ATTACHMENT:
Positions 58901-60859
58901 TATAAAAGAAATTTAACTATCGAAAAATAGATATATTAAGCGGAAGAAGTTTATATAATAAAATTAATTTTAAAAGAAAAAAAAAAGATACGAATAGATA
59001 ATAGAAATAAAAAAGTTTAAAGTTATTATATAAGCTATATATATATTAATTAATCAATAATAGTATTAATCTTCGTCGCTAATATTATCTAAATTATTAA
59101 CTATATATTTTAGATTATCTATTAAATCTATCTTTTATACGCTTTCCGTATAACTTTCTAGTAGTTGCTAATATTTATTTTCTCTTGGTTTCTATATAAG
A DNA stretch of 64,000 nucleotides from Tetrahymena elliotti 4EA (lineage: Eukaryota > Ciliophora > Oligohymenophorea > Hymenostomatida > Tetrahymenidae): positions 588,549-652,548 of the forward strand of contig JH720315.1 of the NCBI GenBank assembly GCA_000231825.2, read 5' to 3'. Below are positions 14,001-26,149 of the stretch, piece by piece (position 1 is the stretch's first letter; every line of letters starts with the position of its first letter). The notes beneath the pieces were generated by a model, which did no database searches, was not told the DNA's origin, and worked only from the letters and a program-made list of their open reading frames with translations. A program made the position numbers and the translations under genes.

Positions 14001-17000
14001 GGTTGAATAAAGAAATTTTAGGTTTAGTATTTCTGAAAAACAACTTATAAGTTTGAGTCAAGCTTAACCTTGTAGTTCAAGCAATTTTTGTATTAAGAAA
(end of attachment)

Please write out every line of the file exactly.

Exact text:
Positions 58901-60859
58901 TATAAAAGAAATTTAACTATCGAAAAATAGATATATTAAGCGGAAGAAGTTTATATAATAAAATTAATTTTAAAAGAAAAAAAAAAGATACGAATAGATA
59001 ATAGAAATAAAAAAGTTTAAAGTTATTATATAAGCTATATATATATTAATTAATCAATAATAGTATTAATCTTCGTCGCTAATATTATCTAAATTATTAA
59101 CTATATATTTTAGATTATCTATTAAATCTATCTTTTATACGCTTTCCGTATAACTTTCTAGTAGTTGCTAATATTTATTTTCTCTTGGTTTCTATATAAG
A DNA stretch of 64,000 nucleotides from Tetrahymena elliotti 4EA (lineage: Eukaryota > Ciliophora > Oligohymenophorea > Hymenostomatida > Tetrahymenidae): positions 588,549-652,548 of the forward strand of contig JH720315.1 of the NCBI GenBank assembly GCA_000231825.2, read 5' to 3'. Below are positions 14,001-26,149 of the stretch, piece by piece (position 1 is the stretch's first letter; every line of letters starts with the position of its first letter). The notes beneath the pieces were generated by a model, which did no database searches, was not told the DNA's origin, and worked only from the letters and a program-made list of their open reading frames with translations. A program made the position numbers and the translations under genes.

Positions 14001-17000
14001 GGTTGAATAAAGAAATTTTAGGTTTAGTATTTCTGAAAAACAACTTATAAGTTTGAGTCAAGCTTAACCTTGTAGTTCAAGCAATTTTTGTATTAAGAAA